A 5-nm-wide carbon nanotube bundle, or "rope," is probed by gold electrical contacts. Pairs of single nanotubes might be used in future experiments to separate the entangled electron pairs in superconductors. Image credit: Paul L. McEuen/Cornell Univ.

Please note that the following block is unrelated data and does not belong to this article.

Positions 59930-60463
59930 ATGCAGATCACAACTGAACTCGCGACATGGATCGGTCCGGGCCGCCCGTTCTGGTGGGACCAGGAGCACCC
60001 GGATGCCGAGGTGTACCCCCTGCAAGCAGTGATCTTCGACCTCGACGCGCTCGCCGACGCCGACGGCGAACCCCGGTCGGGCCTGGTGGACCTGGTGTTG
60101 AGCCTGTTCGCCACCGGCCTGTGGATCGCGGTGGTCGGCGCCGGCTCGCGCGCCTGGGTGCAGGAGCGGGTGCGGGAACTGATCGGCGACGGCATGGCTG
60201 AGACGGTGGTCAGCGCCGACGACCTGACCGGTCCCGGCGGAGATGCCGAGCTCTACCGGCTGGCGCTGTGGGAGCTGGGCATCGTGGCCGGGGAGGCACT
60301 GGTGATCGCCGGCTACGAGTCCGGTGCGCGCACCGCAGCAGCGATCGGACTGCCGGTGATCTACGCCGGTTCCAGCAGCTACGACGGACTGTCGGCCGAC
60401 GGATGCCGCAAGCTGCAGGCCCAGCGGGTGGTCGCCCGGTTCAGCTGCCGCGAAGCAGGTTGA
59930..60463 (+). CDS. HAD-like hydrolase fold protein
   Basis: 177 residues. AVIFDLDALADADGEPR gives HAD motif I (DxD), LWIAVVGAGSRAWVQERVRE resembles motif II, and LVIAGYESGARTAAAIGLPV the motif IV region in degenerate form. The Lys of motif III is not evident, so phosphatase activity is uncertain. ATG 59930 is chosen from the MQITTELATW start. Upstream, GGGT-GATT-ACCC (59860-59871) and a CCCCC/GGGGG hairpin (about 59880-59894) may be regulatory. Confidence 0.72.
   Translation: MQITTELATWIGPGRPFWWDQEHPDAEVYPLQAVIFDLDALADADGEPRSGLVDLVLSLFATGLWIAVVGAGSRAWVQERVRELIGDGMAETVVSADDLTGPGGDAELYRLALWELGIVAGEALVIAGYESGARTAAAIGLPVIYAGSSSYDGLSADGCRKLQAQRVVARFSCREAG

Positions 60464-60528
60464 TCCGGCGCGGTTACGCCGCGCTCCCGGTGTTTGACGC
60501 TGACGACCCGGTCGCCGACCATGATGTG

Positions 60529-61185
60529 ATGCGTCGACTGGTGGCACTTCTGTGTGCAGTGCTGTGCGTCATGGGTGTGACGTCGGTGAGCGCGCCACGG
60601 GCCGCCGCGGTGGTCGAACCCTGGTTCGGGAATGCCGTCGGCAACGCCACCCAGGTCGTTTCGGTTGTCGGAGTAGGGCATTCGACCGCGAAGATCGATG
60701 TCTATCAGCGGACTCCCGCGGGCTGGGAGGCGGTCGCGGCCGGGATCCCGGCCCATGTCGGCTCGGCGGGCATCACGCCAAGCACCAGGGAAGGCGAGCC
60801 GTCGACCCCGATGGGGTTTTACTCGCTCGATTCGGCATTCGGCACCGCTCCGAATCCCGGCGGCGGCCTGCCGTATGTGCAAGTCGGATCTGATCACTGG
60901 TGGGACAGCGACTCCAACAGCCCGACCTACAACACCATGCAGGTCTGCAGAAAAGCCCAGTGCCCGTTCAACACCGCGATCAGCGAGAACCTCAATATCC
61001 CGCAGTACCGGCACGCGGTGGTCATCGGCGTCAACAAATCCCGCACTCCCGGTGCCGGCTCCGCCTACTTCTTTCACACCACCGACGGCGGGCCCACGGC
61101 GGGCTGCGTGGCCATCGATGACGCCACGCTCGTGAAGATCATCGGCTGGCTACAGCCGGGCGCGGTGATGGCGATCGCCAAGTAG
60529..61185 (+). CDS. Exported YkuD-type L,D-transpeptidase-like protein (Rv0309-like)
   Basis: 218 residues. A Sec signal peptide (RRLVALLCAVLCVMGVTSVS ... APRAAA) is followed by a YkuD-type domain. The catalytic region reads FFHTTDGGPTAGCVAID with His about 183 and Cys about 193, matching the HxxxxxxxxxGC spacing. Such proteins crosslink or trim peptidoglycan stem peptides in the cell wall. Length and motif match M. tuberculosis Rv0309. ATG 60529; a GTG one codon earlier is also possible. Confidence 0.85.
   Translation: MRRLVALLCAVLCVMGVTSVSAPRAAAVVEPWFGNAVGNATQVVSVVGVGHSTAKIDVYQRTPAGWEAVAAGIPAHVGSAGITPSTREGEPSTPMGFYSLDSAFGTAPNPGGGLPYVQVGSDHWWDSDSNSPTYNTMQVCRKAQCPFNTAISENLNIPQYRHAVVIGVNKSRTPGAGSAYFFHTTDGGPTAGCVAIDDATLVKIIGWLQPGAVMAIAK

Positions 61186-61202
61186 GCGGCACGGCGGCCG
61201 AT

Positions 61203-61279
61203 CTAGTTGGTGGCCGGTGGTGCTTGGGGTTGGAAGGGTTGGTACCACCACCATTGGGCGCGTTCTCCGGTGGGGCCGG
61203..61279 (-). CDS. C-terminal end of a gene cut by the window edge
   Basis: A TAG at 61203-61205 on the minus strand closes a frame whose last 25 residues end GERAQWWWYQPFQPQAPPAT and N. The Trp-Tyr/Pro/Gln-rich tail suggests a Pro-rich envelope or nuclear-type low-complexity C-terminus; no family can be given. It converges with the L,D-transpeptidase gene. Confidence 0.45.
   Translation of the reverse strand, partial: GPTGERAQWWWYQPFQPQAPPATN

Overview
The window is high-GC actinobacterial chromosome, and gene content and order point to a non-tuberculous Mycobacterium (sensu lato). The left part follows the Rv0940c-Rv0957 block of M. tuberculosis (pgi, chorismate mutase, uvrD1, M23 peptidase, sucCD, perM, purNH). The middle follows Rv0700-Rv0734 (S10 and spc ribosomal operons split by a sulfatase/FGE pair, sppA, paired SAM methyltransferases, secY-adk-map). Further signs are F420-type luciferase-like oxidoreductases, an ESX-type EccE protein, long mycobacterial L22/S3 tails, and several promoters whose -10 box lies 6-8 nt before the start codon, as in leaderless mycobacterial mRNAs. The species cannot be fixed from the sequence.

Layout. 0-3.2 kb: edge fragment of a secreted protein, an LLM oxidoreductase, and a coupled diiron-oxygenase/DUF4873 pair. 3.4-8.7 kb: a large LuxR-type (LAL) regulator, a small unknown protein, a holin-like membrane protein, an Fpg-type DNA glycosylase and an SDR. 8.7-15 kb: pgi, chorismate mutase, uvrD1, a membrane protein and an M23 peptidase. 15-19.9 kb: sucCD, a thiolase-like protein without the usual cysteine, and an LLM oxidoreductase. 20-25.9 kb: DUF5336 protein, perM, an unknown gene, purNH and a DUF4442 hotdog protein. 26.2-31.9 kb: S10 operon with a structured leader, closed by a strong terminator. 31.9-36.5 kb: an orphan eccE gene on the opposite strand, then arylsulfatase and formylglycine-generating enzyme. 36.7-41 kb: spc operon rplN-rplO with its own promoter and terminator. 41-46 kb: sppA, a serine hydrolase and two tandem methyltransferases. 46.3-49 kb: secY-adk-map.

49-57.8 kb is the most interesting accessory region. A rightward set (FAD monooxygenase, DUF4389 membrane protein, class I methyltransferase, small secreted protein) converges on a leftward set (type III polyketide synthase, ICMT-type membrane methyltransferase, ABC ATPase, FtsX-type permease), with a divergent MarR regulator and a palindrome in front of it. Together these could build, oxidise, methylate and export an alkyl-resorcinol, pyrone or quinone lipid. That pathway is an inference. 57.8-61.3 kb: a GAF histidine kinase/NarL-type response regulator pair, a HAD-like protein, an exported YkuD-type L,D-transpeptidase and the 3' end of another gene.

Entangled pairs of particles, in which measuring the state of one simultaneously determines the state of the other, are a central part of proposed schemes for quantum cryptography and teleportation. One potential source of such particles is the stream of conjoined electrons that exist in superconductors, but no one has been able to drive a wedge between these so-called Cooper pairs. A recent proposal suggests one possible separation method: send them down a pair of carbon nanotubes. Experimenters may have the technology needed for such an experiment in a few years.